Muscle strains (IT band, groin, hip flexor)

Overview

A muscle strain is an injury to a muscle or tendon (the tissue that connects a muscle to a bone) and can range from a minor stretch injury to a partial or complete tear of the muscle fibers or tendon. The injury often happens at the junction where the muscle and tendon meet (musculotendinous junction). Common places for muscle strains in the hip and thigh include the hip flexors, lower abdomen/groin, adductors, quadriceps, and hamstrings.  

A muscle strain in the hip or thigh can be related to an acute injury or from chronic repetitive overuse injuries. You might feel a “popping” or “tearing” sensation when the injury happens. Risk factors include participating in sports and fitness activities or working in a physically demanding job. A history of a prior muscle strain or injury may increase your risk for having an injury to that same area again, especially if the previous injury was not adequately treated. Other risk factors may include muscle tightness, muscle imbalances, and inadequate conditioning.    

The symptoms of a hip/thigh muscle strain include pain, bruising, swelling, reduced motion, weakness, and difficulty walking. For a hamstring injury, you may have pain with sitting. Using the injured muscle or tendon will cause increased pain.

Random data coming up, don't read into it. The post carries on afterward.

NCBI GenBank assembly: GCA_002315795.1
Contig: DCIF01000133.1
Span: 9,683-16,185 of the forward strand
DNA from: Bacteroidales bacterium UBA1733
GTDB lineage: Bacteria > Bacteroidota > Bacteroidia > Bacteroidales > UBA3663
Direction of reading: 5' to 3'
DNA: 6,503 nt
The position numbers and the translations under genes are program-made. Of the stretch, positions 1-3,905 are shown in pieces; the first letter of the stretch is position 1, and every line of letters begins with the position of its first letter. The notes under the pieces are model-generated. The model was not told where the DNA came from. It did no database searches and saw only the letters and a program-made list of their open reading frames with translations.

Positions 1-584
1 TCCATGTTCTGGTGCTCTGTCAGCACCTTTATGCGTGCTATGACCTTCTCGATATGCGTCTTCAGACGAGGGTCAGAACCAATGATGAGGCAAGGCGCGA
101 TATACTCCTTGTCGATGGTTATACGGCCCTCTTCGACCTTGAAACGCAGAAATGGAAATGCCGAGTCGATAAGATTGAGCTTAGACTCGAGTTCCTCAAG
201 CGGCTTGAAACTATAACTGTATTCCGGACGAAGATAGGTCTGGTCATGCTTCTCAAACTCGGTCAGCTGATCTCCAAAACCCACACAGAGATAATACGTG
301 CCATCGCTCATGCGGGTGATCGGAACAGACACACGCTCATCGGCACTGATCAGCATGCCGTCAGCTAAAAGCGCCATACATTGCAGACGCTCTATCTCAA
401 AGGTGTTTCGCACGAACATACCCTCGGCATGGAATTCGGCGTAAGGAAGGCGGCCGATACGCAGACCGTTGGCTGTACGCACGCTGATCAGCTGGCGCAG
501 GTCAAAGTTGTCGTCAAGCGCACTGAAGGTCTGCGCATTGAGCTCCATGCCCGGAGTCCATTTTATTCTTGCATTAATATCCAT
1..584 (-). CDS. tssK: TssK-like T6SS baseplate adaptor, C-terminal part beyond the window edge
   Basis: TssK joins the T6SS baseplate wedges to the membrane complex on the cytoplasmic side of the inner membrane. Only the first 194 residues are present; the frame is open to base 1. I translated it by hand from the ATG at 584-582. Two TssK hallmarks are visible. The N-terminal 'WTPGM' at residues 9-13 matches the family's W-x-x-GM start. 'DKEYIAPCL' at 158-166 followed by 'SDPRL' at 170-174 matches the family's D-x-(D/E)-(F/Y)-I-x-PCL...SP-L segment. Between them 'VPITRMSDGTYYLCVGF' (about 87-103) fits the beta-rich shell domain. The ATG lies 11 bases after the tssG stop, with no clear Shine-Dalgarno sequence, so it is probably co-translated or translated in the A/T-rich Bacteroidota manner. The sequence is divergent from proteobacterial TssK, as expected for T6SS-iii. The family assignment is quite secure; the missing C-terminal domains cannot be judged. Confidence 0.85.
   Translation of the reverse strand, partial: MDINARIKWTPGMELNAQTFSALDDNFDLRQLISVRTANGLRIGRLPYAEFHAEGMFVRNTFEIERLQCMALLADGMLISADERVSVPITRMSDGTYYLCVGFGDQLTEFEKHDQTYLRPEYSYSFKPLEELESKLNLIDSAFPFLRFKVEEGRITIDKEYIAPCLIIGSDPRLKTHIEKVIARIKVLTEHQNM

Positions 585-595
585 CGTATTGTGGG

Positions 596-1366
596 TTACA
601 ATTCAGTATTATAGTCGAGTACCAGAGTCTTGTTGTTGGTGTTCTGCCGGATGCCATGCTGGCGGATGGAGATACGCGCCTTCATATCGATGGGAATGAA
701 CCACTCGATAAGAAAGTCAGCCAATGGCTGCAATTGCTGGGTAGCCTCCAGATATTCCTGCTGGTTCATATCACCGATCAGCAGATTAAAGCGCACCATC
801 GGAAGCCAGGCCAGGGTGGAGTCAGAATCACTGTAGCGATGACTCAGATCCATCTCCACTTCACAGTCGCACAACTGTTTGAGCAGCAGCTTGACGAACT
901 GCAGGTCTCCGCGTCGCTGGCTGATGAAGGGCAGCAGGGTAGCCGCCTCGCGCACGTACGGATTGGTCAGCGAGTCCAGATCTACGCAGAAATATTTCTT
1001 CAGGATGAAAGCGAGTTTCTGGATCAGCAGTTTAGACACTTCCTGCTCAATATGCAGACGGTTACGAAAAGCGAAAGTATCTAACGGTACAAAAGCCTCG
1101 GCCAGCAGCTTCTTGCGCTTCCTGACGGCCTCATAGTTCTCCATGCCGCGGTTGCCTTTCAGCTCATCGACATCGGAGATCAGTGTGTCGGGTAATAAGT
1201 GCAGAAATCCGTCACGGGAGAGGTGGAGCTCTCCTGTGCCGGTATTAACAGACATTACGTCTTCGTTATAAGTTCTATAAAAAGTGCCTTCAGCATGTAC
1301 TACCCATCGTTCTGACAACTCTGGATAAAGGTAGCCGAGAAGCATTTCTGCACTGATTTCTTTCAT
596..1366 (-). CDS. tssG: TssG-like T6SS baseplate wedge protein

The diagnosis is often achieved through a careful history and physical examination. Imaging may be recommended to evaluate the severity of the injury. Diagnostic ultrasound or MRI are excellent imaging modalities for evaluating soft tissue injuries such as muscle strains.

The initial treatment of a muscle strain includes rest/activity modification, ice, compression, and elevation. If the injury is severe and you are having a hard time walking, protected weight-bearing with crutches or a cane may be recommended initially. Over-the-counter pain relievers may be used to reduce pain and inflammation. Your provider may recommend using a brace for certain injuries.

Physical therapy is often recommended, including strengthening and stabilization exercises, as well as aiding in return to activity.

While most hip/thigh strains are successfully treated without surgery, surgical intervention may be considered if there is a severe injury with a complete tear of the muscle/tendon.  

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